• 4 out of 54 out of 54 out of 54 out of 54 out of 5 Shadazz | 6/25/2011

    " The character of Hunger reminded me so much to another character in a novel by an Irish writer. I think it helped for me to sympathize with him that 1) I was writing some midterm essays 2) There was not much on the fridge. I have a weakness for arrogants and solitary ch. who over. think things. "

  • 5 out of 55 out of 55 out of 55 out of 55 out of 5 Ingvild | 5/19/2011

    " Read this one for my in depth study in Norwegian in my last year at junior high. It was a different, but nice experience. "

  • 5 out of 55 out of 55 out of 55 out of 55 out of 5 Claire | 5/14/2011

    " This is one of my all time favourite books and this edition has a great foreword by Duncan McLean. I read it working as a cycle messenger in Bristol during the winter, sitting on park benches in the cold waiting for jobs. A perfect combination. "

  • 4 out of 54 out of 54 out of 54 out of 54 out of 5 Paul | 5/10/2011

    " (In the words of Butch) "You feel that sting, big boy, huh? That's pride FUCKIN' with you. You gotta fight through that shit" "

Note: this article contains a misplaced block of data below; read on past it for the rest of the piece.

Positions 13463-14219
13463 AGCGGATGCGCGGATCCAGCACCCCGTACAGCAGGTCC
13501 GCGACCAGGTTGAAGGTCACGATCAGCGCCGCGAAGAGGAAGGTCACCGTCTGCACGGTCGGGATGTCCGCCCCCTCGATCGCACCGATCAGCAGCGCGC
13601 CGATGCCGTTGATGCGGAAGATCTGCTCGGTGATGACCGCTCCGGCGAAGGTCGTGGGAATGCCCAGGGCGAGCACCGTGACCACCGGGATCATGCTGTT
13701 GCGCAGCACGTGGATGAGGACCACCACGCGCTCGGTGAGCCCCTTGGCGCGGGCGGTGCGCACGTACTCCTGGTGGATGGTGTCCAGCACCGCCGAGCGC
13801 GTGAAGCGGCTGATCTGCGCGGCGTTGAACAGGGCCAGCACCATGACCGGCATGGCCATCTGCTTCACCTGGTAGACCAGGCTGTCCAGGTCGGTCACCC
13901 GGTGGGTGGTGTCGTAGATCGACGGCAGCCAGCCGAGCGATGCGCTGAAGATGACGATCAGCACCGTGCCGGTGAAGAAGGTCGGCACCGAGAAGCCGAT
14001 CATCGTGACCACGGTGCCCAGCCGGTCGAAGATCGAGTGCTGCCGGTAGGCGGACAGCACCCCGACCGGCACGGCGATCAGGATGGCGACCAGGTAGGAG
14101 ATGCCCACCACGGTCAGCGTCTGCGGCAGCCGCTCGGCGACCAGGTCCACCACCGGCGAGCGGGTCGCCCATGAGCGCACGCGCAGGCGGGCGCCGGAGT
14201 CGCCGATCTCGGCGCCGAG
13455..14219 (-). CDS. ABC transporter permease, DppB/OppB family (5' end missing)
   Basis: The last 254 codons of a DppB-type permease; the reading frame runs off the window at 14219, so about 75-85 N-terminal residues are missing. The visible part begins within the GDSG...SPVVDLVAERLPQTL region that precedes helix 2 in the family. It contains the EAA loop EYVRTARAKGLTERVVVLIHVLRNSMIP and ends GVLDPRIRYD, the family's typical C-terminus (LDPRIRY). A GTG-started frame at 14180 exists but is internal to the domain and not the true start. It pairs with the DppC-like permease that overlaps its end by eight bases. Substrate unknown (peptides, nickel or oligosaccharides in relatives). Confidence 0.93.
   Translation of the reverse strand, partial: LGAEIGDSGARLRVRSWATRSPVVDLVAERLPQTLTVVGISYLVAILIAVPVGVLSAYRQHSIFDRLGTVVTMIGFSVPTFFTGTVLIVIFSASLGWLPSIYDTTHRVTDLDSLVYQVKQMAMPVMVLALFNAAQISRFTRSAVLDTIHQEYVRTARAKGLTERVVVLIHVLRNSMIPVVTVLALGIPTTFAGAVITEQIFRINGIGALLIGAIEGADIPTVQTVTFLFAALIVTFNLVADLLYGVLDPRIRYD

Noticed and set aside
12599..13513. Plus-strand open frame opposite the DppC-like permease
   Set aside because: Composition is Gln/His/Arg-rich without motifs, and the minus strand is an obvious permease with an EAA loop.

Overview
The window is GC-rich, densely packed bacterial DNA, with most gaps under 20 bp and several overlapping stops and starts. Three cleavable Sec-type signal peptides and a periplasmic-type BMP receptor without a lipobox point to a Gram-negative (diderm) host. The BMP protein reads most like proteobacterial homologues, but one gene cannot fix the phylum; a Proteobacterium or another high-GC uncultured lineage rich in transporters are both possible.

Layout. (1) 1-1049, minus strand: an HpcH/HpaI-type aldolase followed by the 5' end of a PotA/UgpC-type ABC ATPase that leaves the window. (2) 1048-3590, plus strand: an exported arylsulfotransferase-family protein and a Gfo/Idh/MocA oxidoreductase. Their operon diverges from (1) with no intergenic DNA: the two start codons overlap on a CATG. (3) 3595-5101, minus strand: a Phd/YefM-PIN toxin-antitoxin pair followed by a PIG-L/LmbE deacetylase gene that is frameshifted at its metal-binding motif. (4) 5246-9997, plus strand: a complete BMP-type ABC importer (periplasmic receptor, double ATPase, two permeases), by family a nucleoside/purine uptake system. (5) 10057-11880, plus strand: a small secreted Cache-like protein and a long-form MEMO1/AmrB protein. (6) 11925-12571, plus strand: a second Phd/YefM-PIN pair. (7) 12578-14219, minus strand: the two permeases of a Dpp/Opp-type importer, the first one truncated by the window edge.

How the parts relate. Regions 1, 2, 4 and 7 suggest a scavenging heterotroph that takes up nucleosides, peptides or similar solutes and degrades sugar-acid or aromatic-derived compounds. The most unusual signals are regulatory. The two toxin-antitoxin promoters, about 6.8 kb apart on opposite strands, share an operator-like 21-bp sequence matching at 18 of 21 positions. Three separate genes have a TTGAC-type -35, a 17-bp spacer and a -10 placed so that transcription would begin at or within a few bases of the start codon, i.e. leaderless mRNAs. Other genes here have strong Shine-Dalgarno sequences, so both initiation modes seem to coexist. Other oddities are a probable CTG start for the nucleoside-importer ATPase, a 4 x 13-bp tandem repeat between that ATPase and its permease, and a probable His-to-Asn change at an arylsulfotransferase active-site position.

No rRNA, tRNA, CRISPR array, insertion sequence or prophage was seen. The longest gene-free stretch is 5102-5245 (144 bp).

• 3 out of 53 out of 53 out of 53 out of 53 out of 5 Julie | 5/8/2011

    " Not the ideal for bedtime reading (which I prefer to be intensely plot-driven) but still fascinating. One of those good-to-know books. "

  • 4 out of 54 out of 54 out of 54 out of 54 out of 5 Cole | 4/28/2011

    " This book is only awesome once you've finished it.

    Had the "broke writer" trope been used in the year 1990 instead of 1890 I would have written it off. "

  • 5 out of 55 out of 55 out of 55 out of 55 out of 5 Thom | 4/28/2011

    " Trans. by George Egerton with an Introduction by Monika Zagar. "

  • 4 out of 54 out of 54 out of 54 out of 54 out of 5 Jen | 3/31/2011